190 Irish Women at the Heart of the Battle against Breast Cancer

The Irish Clinical Oncology Research Group (ICORG) a charity-based organisation founded in 1996 by Irish hospital doctors who treat cancer is pleased to announce Irelands most significant contribution ever to cancer clinical research.Between November 1998 and June of this year 190 Irish women with early breast cancer agreed to participate in an international study in the course of their treatment. The aim of this study was to determine whether the drug, taxotere used in the treatment of advanced breast cancer would be of benefit to patients with earlier stage disease.

The study was designed by a group of leading international cancer doctors one of whom Dr John Crown, St. Vincent’s University Hospital was from Ireland. Aventis pharma the manufacturers of taxotere supported the study by providing free drug and contributing to the research funds of the hospitals that took part. These research funds are critical to the ability of an Irish hospital to participate in cancer research. The funds are a combination of these monies and charitable monies raised by hard working and generous Irish patients, their families and friends. Without this work this research could not have taken place. ICORG is very grateful to the Irish Cancer Society, these fundraisers and in particular to the Irish affiliate of Aventis pharma for its wide-ranging and ongoing support of cancer clinical research in Ireland.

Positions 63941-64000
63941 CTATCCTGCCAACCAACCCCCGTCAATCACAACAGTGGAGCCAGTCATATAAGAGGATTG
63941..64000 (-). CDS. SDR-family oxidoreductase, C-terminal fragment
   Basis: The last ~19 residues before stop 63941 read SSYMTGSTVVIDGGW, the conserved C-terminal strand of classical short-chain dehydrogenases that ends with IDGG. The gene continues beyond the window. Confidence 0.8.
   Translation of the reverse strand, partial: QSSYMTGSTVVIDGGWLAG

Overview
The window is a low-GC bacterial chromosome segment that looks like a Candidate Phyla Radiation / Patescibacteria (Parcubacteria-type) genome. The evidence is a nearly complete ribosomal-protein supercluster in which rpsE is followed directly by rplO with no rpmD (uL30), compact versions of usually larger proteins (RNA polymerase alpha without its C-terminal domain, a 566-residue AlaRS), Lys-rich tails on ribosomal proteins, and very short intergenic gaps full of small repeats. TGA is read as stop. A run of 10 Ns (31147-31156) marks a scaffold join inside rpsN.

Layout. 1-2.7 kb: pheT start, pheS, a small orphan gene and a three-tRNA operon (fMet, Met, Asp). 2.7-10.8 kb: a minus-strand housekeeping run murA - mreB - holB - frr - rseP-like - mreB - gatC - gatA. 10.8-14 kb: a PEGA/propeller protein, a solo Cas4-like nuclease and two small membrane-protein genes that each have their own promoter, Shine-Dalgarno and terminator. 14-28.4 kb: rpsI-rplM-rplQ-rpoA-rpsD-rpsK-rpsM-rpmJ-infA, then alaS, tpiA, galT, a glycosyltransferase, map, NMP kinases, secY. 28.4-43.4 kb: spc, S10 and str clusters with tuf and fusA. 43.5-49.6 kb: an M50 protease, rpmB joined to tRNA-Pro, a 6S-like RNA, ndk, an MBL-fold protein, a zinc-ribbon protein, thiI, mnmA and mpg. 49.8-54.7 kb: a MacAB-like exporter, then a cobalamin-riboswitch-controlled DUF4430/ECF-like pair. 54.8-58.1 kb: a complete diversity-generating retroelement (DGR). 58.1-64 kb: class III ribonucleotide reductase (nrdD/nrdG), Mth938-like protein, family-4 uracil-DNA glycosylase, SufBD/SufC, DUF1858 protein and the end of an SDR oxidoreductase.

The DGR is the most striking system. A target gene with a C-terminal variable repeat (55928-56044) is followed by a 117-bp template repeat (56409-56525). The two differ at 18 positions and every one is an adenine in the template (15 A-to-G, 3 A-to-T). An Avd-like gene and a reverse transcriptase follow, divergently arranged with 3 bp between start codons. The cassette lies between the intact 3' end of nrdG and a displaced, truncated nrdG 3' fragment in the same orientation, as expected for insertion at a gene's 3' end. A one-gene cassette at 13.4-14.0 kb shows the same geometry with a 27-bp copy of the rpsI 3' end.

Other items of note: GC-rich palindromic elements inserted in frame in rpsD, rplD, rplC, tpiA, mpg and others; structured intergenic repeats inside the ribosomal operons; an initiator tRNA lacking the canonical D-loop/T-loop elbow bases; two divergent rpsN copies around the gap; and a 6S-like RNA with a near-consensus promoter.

At the end of the enrolment stage of the study Ireland proved to have the 5th highest patient participation rate in the world out of 46 countries, with two Irish hospitals (St. James’s and St. Vincent’s University Hospitals) among the world leaders in terms of the numbers taking part. All together nearly 3,000 patients from 174 hospitals around the world participated. Another important positive aspect of Irelands contribution was the very high quality of the scientific data captured by all of the 7 Irish research teams.

In all breast cancer sufferers attending Beaumont, Bons Secours Cork, Galway, Mater, St. James’s, St. Vincent’s and Waterford gave up their time and agreed to allow the results of their treatments be compared to the others around the world. This selfless gesture will enable the international community of cancer doctors to decide whether this drug is of benefit and therefore if it should be given as routine treatment to many hundreds of thousands of women with early breast cancer each year.

ICORGs purpose as an organisation is to attract international research programs to Ireland. In doing this it enables Irish hospitals to participate in leading edge cancer clinical research. This in turn allows Irish patients contribute to important medical questions and in doing so often means that they get access to the very latest cancer drugs.

It is hoped that the success of this study will be a platform for the expansion of cancer clinical research activities in these and other Irish hospitals. If this happens the patients who participated in this study will have indirectly contributed to the ability of all Irish cancer sufferers to have access to a clinical research option.

The first results of the study will be published next year.

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